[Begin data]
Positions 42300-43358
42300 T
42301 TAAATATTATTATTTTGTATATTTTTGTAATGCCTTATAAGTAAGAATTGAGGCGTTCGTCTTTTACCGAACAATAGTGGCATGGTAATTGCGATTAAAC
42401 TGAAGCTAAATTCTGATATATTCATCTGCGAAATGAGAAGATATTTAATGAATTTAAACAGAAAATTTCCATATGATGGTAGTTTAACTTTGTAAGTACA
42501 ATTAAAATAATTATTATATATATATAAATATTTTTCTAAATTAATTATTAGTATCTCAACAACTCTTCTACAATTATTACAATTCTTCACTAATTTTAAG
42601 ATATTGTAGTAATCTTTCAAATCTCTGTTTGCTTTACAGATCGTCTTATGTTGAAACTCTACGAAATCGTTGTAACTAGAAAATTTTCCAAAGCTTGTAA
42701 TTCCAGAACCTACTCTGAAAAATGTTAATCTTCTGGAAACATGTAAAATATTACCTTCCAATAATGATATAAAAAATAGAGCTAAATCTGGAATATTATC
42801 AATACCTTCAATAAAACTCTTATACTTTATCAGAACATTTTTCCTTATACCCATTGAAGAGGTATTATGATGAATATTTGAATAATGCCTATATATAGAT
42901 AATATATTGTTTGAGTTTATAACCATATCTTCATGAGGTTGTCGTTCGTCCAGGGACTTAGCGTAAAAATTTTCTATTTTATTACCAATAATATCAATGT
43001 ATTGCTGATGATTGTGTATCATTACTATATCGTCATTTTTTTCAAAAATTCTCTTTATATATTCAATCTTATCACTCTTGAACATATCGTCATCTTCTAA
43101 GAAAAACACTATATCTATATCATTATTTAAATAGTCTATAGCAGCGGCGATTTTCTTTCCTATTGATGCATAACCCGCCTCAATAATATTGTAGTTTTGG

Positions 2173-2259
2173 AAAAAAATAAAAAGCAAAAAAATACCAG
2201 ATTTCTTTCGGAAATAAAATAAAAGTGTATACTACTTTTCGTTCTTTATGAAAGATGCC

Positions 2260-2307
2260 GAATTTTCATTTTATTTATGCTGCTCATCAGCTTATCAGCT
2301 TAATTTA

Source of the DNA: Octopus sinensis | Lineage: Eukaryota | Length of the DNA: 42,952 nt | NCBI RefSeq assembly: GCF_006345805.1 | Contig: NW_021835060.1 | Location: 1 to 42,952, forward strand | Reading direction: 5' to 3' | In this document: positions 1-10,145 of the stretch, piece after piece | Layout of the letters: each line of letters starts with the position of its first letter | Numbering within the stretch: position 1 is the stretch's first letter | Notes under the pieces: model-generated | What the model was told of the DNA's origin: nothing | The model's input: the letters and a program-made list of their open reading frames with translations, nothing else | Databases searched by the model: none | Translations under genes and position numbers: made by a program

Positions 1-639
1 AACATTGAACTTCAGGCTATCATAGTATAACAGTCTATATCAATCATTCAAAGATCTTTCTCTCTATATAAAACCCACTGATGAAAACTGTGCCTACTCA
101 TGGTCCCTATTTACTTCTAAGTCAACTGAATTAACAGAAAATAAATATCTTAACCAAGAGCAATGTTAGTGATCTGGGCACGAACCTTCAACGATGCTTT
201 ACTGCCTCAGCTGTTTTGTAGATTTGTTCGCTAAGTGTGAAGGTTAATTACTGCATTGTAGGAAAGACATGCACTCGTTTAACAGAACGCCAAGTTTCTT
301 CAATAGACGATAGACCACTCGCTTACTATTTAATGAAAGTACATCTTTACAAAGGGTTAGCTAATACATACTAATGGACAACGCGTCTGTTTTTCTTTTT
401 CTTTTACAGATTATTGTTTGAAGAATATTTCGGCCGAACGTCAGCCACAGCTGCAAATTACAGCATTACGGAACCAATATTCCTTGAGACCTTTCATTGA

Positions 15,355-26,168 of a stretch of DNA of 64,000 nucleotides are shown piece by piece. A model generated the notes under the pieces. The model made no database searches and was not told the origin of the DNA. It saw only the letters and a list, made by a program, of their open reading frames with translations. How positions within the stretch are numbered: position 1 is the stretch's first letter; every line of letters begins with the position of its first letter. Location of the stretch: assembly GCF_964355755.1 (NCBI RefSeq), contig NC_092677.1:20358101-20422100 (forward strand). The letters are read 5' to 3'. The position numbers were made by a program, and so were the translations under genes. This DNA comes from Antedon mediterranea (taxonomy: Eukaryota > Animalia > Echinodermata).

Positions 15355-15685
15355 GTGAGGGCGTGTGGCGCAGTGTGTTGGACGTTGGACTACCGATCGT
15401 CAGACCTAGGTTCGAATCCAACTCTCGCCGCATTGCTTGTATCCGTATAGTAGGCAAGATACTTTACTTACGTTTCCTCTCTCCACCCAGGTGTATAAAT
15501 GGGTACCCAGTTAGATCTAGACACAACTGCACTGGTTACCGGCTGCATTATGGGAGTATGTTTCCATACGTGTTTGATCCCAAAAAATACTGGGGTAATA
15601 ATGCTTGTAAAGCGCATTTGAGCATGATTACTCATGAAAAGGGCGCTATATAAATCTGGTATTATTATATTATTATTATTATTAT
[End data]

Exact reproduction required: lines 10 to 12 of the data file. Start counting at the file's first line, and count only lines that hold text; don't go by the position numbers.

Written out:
43001 ATTGCTGATGATTGTGTATCATTACTATATCGTCATTTTTTTCAAAAATTCTCTTTATATATTCAATCTTATCACTCTTGAACATATCGTCATCTTCTAA
43101 GAAAAACACTATATCTATATCATTATTTAAATAGTCTATAGCAGCGGCGATTTTCTTTCCTATTGATGCATAACCCGCCTCAATAATATTGTAGTTTTGG

Positions 2173-2259